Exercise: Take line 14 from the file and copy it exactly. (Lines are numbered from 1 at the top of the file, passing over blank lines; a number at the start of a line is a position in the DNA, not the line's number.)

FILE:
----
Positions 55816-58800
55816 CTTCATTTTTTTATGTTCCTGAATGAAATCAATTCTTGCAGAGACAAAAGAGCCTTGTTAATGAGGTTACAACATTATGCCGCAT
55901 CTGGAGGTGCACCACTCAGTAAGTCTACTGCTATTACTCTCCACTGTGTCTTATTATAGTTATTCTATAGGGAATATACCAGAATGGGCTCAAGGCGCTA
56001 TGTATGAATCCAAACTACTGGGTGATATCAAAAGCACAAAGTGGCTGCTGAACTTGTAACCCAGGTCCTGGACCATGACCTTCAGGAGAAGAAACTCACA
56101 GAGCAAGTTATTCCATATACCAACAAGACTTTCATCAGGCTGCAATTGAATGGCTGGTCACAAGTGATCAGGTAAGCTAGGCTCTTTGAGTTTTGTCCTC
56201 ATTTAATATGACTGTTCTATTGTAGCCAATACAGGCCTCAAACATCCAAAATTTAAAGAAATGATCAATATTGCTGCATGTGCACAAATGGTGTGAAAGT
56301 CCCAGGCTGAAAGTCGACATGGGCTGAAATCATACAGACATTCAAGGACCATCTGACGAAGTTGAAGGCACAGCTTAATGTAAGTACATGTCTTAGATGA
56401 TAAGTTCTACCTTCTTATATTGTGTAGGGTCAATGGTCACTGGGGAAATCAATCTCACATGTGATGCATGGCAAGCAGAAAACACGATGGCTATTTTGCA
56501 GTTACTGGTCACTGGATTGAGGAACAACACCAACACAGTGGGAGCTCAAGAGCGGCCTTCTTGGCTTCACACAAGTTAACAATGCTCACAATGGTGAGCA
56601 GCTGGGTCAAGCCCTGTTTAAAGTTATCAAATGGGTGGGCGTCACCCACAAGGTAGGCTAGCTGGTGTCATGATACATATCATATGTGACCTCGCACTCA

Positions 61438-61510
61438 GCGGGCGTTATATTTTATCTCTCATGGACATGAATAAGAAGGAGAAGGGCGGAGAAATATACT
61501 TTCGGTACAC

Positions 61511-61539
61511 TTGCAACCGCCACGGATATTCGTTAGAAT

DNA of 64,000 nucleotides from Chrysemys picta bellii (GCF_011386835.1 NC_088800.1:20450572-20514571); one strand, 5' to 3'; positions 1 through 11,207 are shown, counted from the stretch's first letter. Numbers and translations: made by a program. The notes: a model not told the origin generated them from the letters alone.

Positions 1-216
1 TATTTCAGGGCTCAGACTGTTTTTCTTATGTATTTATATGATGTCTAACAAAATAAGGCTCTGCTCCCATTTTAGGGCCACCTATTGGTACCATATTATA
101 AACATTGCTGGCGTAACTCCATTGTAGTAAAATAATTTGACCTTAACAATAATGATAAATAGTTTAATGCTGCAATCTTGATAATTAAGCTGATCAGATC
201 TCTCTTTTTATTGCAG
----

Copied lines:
Positions 61511-61539